Results for 'Massimo Ba��'

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  1.  55
    II—Bas C. Van Fraassen: Structuralism About Science: Some Common Problems.Bas C. van Fraassen - 2007 - Aristotelian Society Supplementary Volume 81 (1):45-61.
  2. Scientific Representation: A Long Journey From Pragmatics to Pragmatics: Bas C. Van Fraassen: Scientific Representation: Paradoxes of Perspective. Oxford: Clarendon Press, 2008, Xiv+408pp, £35.00 HB. [REVIEW]James Ladyman, Otávio Bueno, Mauricio Suárez & Bas C. van Fraassen - 2011 - Metascience 20 (3):417-442.
    Scientific representation: A long journey from pragmatics to pragmatics Content Type Journal Article DOI 10.1007/s11016-010-9465-5 Authors James Ladyman, Department of Philosophy, University of Bristol, 9 Woodland Rd, Bristol, BS8 1TB UK Otávio Bueno, Department of Philosophy, University of Miami, Coral Gables, FL 33124, USA Mauricio Suárez, Department of Logic and Philosophy of Science, Complutense University of Madrid, 28040 Madrid, Spain Bas C. van Fraassen, Philosophy Department, San Francisco State University, 1600 Holloway Avenue, San Francisco, CA 94132, USA Journal Metascience Online (...)
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  3.  22
    On Massimo Cacciari's Hamletica.Massimo Donà, Claudio Ciancio, Vincenzo Vitiello & Federico Vercellone - 2011 - Iris. European Journal of Philosophy and Public Debate 3 (5):183-204.
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  4. Reply to Massimo Dell'Utri.Massimo Dell - forthcoming - European Journal of Analytic Philosophy Udk 101 Issn 1845-8475.
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  5.  22
    Hamletica di Massimo Cacciari.Massimo Donà, Claudio Ciancio, Vincenzo Vitiello & Federico Vercellone - 2010 - Iride: Filosofia e Discussione Pubblica 23 (2):425-442.
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  6. Semantics, Conceptual Spaces, and the Meeting of Minds.Massimo Warglien & Peter Gärdenfors - 2013 - Synthese 190 (12):2165-2193.
    We present an account of semantics that is not construed as a mapping of language to the world but rather as a mapping between individual meaning spaces. The meanings of linguistic entities are established via a “meeting of minds.” The concepts in the minds of communicating individuals are modeled as convex regions in conceptual spaces. We outline a mathematical framework, based on fixpoints in continuous mappings between conceptual spaces, that can be used to model such a semantics. If concepts are (...)
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  7.  6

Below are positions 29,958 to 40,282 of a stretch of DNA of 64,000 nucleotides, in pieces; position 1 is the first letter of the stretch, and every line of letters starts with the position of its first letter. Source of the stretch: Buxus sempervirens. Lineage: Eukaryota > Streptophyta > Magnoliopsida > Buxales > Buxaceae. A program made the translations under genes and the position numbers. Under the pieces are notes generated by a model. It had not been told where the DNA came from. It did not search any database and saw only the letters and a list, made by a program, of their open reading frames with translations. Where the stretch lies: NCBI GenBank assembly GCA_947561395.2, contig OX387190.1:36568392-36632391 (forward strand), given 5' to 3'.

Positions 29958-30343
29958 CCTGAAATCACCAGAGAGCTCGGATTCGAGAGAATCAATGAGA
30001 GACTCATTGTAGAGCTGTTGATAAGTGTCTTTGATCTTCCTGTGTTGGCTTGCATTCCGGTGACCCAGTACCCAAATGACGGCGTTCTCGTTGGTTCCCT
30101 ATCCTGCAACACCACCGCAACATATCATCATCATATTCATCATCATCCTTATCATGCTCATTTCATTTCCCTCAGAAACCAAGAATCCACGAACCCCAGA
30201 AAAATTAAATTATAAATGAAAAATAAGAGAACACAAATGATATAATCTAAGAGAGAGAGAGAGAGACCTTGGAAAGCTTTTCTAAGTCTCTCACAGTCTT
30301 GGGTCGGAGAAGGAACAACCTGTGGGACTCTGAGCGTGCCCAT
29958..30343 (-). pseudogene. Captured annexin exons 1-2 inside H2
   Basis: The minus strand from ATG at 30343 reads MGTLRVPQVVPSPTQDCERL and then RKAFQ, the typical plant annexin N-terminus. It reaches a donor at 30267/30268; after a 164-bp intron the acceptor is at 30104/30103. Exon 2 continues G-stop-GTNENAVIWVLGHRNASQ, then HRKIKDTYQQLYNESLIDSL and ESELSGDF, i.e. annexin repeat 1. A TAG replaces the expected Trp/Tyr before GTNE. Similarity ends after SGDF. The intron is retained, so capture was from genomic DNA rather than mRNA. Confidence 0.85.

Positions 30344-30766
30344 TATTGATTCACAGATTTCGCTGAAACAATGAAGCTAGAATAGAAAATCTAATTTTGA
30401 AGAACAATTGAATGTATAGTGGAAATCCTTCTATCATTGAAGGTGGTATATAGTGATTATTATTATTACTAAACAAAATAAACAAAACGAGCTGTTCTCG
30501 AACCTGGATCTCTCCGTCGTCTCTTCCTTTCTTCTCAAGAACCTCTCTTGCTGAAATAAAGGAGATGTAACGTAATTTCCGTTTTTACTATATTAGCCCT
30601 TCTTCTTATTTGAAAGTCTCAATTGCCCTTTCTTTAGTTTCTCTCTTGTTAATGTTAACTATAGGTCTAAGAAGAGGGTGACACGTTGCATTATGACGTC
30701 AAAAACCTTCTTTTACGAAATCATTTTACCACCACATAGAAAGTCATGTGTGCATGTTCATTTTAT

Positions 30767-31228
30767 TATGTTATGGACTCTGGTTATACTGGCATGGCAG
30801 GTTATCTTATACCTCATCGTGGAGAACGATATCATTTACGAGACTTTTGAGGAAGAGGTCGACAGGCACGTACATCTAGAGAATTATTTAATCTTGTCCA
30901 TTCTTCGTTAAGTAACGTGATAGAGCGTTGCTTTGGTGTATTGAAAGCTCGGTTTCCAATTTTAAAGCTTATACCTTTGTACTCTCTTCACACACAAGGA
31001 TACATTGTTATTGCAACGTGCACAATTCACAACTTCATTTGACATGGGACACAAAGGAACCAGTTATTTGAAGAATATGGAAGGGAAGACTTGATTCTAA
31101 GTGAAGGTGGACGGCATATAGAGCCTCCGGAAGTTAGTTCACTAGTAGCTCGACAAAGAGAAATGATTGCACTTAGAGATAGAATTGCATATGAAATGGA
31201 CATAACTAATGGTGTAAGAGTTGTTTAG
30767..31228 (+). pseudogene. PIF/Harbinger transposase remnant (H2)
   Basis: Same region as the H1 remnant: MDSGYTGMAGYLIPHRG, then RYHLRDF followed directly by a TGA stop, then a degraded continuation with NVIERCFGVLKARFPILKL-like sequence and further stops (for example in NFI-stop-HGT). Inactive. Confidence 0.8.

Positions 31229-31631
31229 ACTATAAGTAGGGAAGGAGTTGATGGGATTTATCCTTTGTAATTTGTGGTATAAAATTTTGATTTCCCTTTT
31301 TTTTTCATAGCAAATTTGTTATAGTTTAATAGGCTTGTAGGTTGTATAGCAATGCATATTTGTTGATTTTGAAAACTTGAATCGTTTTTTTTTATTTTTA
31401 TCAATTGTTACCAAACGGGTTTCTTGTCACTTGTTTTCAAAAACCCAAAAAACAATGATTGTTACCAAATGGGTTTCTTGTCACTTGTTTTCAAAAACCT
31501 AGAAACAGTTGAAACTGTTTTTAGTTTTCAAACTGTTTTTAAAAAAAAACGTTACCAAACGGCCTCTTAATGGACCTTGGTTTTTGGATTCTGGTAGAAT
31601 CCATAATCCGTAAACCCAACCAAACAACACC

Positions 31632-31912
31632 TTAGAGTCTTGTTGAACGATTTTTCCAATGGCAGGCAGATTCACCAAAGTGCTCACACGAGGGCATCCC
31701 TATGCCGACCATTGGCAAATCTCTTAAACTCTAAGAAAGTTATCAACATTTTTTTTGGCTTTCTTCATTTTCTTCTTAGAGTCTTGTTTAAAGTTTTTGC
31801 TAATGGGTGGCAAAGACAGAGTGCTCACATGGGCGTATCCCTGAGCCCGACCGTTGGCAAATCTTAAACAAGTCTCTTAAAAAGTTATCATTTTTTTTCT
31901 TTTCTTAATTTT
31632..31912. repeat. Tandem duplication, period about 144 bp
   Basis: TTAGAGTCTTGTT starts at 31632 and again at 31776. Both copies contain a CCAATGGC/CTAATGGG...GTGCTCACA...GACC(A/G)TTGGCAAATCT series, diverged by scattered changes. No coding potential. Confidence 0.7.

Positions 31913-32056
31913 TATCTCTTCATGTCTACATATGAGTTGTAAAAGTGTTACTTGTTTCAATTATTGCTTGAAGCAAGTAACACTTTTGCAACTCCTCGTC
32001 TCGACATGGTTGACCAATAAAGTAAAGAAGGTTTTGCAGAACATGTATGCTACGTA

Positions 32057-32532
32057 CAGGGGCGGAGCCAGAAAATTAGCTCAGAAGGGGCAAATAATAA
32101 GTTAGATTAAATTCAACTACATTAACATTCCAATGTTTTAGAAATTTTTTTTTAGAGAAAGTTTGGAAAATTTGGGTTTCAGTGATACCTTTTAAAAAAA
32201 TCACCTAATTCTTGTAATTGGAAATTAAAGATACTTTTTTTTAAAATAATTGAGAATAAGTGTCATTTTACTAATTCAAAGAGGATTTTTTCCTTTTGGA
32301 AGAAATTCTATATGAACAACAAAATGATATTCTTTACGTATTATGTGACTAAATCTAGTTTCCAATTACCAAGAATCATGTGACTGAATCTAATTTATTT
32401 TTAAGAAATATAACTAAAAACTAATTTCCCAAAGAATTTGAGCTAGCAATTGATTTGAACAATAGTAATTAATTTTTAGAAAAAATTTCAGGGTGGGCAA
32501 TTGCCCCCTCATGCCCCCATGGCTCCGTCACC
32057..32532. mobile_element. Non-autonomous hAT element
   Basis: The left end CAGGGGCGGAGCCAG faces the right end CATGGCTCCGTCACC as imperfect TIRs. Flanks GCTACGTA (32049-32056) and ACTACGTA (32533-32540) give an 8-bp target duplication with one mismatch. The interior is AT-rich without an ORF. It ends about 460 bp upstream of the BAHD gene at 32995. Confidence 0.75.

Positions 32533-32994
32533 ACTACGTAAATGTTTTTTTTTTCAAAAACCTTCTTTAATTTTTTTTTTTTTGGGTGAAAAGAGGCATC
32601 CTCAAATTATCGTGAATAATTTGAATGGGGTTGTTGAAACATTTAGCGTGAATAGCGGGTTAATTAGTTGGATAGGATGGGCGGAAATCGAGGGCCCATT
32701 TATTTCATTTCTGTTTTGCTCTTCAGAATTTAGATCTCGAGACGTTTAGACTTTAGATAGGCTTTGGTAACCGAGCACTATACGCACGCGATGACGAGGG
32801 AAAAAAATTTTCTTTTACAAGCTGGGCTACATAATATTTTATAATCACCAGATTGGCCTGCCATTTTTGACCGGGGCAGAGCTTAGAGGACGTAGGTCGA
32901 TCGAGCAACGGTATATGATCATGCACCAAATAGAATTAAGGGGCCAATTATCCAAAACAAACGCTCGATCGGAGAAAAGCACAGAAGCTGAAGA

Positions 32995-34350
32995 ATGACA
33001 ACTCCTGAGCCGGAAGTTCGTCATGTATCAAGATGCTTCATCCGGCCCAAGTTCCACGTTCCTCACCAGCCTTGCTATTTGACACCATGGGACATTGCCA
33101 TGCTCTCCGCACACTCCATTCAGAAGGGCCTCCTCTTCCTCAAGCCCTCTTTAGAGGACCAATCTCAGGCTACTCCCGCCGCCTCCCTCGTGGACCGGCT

Figurative Uses of the Head-Denoting Words Baş and Kafa in Turkish Idioms.Melike Baş - 2017 - Pragmatics and Cognition 24 (2):138-163.
    This study analyzes the metaphoric and metonymic nature of baş/kafa ‘head’ in Turkish idiomatic expressions from a cognitive linguistic perspective. The database for the study is composed of idioms containing the two head-denoting words baş and kafa. Idioms and their definitions are analyzed in terms of their figurative uses of abstract concepts, and the conceptual metaphors and metonymies are identified. Findings are examined under five categories: head as the representative of the person, the seat of mental faculties, the locus of (...)
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  8.  23
    On Taking Stances: An Interview with Bas van Fraassen.Bas van Fraassen & Kenneth Walden - 2005 - The Harvard Review of Philosophy 13 (2):86-102.
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  9.  25
    Algorithmic Decision-Making Based on Machine Learning From Big Data: Can Transparency Restore Accountability?Massimo Durante & Marcello D'Agostino - 2018 - Philosophy and Technology 31 (4):525-541.
    Decision-making assisted by algorithms developed by machine learning is increasingly determining our lives. Unfortunately, full opacity about the process is the norm. Would transparency contribute to restoring accountability for such systems as is often maintained? Several objections to full transparency are examined: the loss of privacy when datasets become public, the perverse effects of disclosure of the very algorithms themselves, the potential loss of companies’ competitive edge, and the limited gains in answerability to be expected since sophisticated algorithms usually are (...)
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  10.  97
    Evolution – the Extended Synthesis.Massimo Pigliucci & Gerd B. Müller (eds.) - 2010 - MIT Press.